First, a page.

Risk Management Process
In the Risk management approaches, after the companies, specific risks are identified and the risk management process has been implemented, there are several different strategies companies can take in regard to different types of risk:
- Risk avoidance. While the complete elimination of all risks is rarely possible, a risk avoidance strategy is designed to deflect as many threats as possible in order to avoid the costly and disruptive consequences of a damaging event.
- Risk reduction. Companies are sometimes able to reduce the amount of damage certain risks can have on company processes. We achieve this by adjusting specific aspects of the overall project plan Or company process, or by reducing its scope.
- Risk sharing. Sometimes, the consequences of risk are shared, or distributed among several of the project participants or business departments. We can also share the risks with a third party, such as a seller or a business partner.
- Risk retaining. Sometimes, companies decide a risk is worth it from a business standpoint, and decide to keep the risk and deal with any potential fallout.
Companies will often retain a certain level of risk if the project’s anticipated profit is greater than the costs of its potential risk.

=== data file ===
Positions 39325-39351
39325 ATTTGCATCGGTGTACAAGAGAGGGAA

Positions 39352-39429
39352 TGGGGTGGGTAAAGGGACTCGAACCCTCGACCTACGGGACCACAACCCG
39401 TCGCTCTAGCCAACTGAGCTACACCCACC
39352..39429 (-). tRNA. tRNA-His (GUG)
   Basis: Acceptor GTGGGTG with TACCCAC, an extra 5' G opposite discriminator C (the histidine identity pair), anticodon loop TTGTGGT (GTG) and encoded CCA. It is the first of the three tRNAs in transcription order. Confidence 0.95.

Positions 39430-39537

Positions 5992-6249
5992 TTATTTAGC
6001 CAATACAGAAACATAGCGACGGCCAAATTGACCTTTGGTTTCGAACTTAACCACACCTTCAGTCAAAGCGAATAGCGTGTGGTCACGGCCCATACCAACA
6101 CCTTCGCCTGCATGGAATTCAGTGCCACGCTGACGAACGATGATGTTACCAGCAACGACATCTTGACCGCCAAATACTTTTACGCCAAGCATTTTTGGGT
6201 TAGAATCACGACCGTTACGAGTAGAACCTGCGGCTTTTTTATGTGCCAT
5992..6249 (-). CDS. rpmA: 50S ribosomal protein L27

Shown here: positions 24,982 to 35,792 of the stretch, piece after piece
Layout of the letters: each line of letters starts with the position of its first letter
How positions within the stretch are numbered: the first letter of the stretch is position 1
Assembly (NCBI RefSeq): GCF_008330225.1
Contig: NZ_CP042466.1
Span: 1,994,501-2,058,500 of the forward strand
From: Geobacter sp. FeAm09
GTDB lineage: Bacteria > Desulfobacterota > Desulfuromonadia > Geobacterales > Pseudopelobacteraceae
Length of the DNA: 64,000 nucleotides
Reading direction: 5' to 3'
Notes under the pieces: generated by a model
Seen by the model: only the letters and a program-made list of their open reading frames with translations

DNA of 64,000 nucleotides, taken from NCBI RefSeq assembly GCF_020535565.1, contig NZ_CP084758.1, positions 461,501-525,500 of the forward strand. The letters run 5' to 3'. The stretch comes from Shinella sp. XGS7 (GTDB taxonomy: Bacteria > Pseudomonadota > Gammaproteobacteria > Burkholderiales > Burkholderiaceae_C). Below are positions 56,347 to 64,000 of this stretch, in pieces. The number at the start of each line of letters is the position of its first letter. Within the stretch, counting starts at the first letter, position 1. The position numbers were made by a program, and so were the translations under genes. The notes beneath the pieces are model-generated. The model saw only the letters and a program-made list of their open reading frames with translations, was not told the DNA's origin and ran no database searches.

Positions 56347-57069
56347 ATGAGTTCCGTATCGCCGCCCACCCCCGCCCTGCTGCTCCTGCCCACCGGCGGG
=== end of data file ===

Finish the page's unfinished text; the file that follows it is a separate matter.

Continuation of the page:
While risk management can be an extremely beneficial practice for organizations, its limitations should also consider. Many risk analysis techniques — such as creating a model or simulation — require gathering large amounts of data.
Extensive data collection can be costly and we cannot guarantee its reliability. Furthermore, the use of data in decision-making processes may have poor outcomes if simple indicators are used to reflect the much more complex realities of the situation.
Similarly, adopting a decision throughout the whole project that was intended for one small aspect can lead to unexpected results. Another limitation is the lack of analytical expertise and time.
So We have developed computer programs to simulate events that may have a negative impact on the company. While cost-effective, these complex programs require trained personnel with comprehensive skills and knowledge in order to accurately
understand the generated results.
Analyzing historical data to identify risks also requires highly trained personnel. So We may not always assign these individuals to the project.
Even if they are, there frequently is not enough time to gather all their findings, thus resulting in conflicts. Other limitations include:
- A false sense of stability. Value-at-risk measures focus on the past instead of the future. Therefore, the longer things go smoothly, the better the situation looks. Unfortunately, this makes a downturn more likely.
- The illusion of control. Risk models can give organizations the false belief that they can quantify and regulate every potential risk. This may cause an organization to neglect the possibility of novel or unexpected risks. Furthermore, there is no historical data for new products, so there is no experience to base models on.
- Failure to see the big picture. It is difficult to see and understand the complete picture of cumulative risk.
- Risk management is immature. An organization’s risk management policies are underdeveloped and lack the history to make accurate evaluations.